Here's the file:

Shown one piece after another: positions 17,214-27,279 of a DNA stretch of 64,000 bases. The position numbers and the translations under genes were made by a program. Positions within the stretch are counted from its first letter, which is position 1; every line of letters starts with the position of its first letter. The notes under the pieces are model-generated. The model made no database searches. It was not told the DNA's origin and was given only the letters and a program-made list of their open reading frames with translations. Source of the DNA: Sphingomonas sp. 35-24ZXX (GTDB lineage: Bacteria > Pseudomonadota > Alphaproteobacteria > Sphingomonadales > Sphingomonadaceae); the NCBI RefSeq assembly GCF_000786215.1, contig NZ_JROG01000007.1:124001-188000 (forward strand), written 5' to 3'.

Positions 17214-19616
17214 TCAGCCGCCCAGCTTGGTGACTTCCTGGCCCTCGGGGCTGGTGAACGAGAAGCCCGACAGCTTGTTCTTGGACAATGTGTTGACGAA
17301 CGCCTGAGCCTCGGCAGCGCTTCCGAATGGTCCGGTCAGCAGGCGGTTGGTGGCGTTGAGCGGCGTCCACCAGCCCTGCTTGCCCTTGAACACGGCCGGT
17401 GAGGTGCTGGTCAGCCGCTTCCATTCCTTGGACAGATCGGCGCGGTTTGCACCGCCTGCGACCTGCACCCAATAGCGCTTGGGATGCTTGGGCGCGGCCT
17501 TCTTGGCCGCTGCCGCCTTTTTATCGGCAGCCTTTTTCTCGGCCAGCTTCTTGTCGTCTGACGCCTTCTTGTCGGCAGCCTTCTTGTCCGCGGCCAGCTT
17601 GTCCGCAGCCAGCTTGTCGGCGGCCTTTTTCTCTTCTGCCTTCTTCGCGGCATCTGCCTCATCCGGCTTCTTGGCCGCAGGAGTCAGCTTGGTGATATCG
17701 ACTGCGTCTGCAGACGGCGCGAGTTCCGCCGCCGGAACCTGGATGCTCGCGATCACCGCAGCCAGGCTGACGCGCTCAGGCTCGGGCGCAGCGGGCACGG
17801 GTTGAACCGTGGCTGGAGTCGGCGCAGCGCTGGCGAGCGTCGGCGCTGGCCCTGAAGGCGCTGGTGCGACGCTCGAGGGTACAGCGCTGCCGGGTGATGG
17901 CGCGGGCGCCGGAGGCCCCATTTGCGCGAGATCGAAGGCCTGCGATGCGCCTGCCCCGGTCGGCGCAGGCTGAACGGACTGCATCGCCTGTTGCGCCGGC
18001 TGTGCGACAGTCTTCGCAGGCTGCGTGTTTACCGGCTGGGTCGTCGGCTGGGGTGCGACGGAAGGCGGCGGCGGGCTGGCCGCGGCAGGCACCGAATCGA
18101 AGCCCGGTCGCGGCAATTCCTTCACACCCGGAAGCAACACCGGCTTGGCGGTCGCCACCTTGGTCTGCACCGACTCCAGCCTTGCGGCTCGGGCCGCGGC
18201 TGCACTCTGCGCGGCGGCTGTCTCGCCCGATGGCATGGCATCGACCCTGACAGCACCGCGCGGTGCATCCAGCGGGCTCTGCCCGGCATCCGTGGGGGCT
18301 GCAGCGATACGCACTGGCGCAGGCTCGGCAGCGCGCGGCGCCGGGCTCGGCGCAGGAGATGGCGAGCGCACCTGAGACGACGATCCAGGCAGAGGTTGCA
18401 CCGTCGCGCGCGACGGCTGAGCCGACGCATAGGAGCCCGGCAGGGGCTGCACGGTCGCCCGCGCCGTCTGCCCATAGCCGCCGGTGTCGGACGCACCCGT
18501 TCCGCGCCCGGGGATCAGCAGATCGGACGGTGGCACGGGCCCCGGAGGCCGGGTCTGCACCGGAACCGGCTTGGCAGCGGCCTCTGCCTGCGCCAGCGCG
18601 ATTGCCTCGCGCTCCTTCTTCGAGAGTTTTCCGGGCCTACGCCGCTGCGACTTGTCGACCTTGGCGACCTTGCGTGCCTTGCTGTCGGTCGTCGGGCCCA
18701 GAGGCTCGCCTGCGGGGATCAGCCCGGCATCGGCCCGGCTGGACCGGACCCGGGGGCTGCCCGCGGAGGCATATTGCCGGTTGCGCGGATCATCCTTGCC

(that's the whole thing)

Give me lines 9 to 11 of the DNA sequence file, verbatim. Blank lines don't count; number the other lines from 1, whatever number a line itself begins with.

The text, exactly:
17801 GTTGAACCGTGGCTGGAGTCGGCGCAGCGCTGGCGAGCGTCGGCGCTGGCCCTGAAGGCGCTGGTGCGACGCTCGAGGGTACAGCGCTGCCGGGTGATGG
17901 CGCGGGCGCCGGAGGCCCCATTTGCGCGAGATCGAAGGCCTGCGATGCGCCTGCCCCGGTCGGCGCAGGCTGAACGGACTGCATCGCCTGTTGCGCCGGC
18001 TGTGCGACAGTCTTCGCAGGCTGCGTGTTTACCGGCTGGGTCGTCGGCTGGGGTGCGACGGAAGGCGGCGGCGGGCTGGCCGCGGCAGGCACCGAATCGA